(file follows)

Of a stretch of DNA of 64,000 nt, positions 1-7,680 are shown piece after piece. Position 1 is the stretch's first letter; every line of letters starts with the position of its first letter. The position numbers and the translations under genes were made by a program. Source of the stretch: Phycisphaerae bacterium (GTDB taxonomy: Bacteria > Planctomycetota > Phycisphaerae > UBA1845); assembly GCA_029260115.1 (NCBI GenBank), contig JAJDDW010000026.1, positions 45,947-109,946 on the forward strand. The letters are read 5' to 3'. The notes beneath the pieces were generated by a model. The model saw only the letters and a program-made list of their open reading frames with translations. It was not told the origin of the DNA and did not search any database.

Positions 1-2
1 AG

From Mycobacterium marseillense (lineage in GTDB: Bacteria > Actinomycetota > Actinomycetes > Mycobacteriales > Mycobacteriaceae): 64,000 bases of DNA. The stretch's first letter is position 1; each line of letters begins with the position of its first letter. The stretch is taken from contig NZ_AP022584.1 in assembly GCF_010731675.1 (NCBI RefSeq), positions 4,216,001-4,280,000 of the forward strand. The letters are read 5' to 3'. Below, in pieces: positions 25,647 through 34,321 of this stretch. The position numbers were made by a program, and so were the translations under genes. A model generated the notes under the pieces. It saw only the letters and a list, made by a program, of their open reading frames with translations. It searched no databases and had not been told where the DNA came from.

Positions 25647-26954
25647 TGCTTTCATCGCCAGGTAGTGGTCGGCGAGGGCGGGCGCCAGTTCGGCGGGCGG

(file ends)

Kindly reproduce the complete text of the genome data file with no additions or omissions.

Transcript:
Of a stretch of DNA of 64,000 nt, positions 1-7,680 are shown piece after piece. Position 1 is the stretch's first letter; every line of letters starts with the position of its first letter. The position numbers and the translations under genes were made by a program. Source of the stretch: Phycisphaerae bacterium (GTDB taxonomy: Bacteria > Planctomycetota > Phycisphaerae > UBA1845); assembly GCA_029260115.1 (NCBI GenBank), contig JAJDDW010000026.1, positions 45,947-109,946 on the forward strand. The letters are read 5' to 3'. The notes beneath the pieces were generated by a model. The model saw only the letters and a program-made list of their open reading frames with translations. It was not told the origin of the DNA and did not search any database.

Positions 1-2
1 AG

From Mycobacterium marseillense (lineage in GTDB: Bacteria > Actinomycetota > Actinomycetes > Mycobacteriales > Mycobacteriaceae): 64,000 bases of DNA. The stretch's first letter is position 1; each line of letters begins with the position of its first letter. The stretch is taken from contig NZ_AP022584.1 in assembly GCF_010731675.1 (NCBI RefSeq), positions 4,216,001-4,280,000 of the forward strand. The letters are read 5' to 3'. Below, in pieces: positions 25,647 through 34,321 of this stretch. The position numbers were made by a program, and so were the translations under genes. A model generated the notes under the pieces. It saw only the letters and a list, made by a program, of their open reading frames with translations. It searched no databases and had not been told where the DNA came from.

Positions 25647-26954
25647 TGCTTTCATCGCCAGGTAGTGGTCGGCGAGGGCGGGCGCCAGTTCGGCGGGCGG